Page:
DEVELOPER HAL BARRY WORKING TO SURVIVE REAL ESTATE LOWS

By Maria Saporta

After decades in the real estate business, Hal Barry took time Wednesday to reflect on his career and the state of the industry in a talk to the Atlanta chapter of the Urban Land Institute.

He has seen the ups and downs of Atlanta real estate economy, and what he has seen is that “the playing field has changed and it’s changed again and again.”

Barry has not been immune from the downturn in the economy, but he has seen other real estate recessions in Atlanta.

“I have no idea where 2010 is going to take us, but I feel it’s going to be better than 2009,” Barry said.

Up until 2007, there was a range of different financing options available to real estate developers. And then came the crash.

“Nobody saw this one coming,” Barry said. Unlike former downturns, this real estate recession began in the residential sector rather than the commercial market. “It’s been an interesting, interesting ride. I can’t tell you where we will be a year from now.”

Barry did share his thoughts about some of the challenges Atlanta is facing. The capital of the South is beginning to lose ground to other Southern cities.

“Nashville has become a great market for us,” Barry said. “Atlanta is sitting on its hands and feet on our problems. We are not getting it done on traffic.”

The economic development division in Tennessee also is “running circles” around Atlanta partly because it doesn’t have to deal the problems of a major city.

“Thy have a can-do attitude,” Barry said. Nashville also has a strong music industry, universities, the medical industry, and it is still small enough to get things done. “It reminds me of Atlanta several years ago.”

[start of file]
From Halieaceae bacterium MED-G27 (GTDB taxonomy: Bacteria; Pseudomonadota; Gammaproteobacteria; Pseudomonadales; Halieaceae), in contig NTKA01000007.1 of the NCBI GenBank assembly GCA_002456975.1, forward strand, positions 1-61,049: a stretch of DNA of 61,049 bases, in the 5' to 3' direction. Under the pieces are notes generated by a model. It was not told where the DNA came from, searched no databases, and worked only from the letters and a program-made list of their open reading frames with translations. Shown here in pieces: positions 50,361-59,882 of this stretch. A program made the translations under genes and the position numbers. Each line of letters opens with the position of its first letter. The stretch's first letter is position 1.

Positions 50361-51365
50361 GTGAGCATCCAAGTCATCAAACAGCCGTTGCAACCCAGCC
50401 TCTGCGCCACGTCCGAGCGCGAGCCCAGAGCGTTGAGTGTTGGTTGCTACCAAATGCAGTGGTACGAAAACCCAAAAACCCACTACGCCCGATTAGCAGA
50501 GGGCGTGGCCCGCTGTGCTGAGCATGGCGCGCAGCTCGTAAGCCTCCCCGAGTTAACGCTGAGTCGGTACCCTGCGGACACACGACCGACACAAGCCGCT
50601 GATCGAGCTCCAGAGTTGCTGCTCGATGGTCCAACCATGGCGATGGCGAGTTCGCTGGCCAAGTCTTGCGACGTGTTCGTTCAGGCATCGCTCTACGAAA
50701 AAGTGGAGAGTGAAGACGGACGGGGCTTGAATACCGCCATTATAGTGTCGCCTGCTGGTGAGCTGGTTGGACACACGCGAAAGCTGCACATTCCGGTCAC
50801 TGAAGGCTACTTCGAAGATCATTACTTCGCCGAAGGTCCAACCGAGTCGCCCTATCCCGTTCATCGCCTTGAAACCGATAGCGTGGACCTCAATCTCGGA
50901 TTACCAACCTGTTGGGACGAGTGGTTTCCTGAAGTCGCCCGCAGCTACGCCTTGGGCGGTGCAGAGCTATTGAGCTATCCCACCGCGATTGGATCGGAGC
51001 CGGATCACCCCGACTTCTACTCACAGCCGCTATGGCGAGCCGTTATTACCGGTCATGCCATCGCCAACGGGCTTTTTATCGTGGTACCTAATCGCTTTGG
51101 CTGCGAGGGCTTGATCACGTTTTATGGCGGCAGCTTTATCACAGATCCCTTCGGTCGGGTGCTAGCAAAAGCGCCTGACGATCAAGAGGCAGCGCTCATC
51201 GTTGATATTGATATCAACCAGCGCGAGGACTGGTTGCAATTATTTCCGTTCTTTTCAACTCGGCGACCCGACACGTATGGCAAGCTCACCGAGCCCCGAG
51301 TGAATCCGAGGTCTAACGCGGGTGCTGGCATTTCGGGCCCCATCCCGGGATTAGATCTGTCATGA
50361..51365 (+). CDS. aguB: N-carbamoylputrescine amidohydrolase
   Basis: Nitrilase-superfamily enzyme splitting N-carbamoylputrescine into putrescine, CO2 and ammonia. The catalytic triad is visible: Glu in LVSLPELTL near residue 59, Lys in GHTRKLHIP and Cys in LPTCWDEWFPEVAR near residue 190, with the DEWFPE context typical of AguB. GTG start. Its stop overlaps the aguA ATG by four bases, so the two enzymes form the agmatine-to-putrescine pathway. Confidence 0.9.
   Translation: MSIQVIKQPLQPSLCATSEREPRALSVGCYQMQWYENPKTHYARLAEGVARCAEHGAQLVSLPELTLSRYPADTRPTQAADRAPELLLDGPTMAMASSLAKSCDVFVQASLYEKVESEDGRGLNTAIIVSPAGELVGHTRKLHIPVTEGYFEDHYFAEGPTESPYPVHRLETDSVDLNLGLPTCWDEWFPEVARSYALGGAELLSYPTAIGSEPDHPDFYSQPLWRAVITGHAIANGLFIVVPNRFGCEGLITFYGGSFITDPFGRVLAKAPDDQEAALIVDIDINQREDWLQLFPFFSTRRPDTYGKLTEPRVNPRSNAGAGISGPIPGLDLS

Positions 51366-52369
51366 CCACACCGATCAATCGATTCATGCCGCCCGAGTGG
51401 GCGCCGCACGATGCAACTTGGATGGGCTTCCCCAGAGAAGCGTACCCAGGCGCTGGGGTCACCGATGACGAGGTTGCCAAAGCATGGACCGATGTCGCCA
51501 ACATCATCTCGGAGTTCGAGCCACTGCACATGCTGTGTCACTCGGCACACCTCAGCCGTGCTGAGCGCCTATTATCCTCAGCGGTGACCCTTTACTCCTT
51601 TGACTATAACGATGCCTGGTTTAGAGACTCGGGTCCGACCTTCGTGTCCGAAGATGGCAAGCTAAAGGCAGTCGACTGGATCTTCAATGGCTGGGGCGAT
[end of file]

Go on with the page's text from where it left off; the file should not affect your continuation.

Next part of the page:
Barry was asked about the challenges facing newly-elected Atlanta Mayor Kasim Reed. Barry said he agrees with Reed’s priorities, including improving security, finding solutions for the homeless and dealing with the city’s traffic problems.

Two projects critical to Atlanta’s ongoing success will be developing a multimodal station to serve commuter trains and getting a green light to build a streetcar that would travel up the Peachtree spine and connect several top tourist attractions.

“There is going to be a point and time with people moving back in and they’ll get rid of their cars,” Barry said. “The streetcar would be one of the best things to happen to Atlanta.”

Later, Barry told ULI attendees that he often stays downtown across the street from his Allen Plaza development. “Walking to work is pretty good,” Barry said.

When asked about the BeltLine, Barry shared an unconventional view that it might not be the best investment for Atlanta. He openly questioned whether it would preferable to encourage development between Pershing Point and downtown where there already is a transportation infrastructure that includes MARTA.

“We don’t need to be spreading people out,” said Barry, who started out as a suburban developer. Incidentally, Barry and a couple of his associates were involved in a deal to buy five key miles in the northeast sector of the BeltLine, but fell through when the city decided it would rather buy the property itself.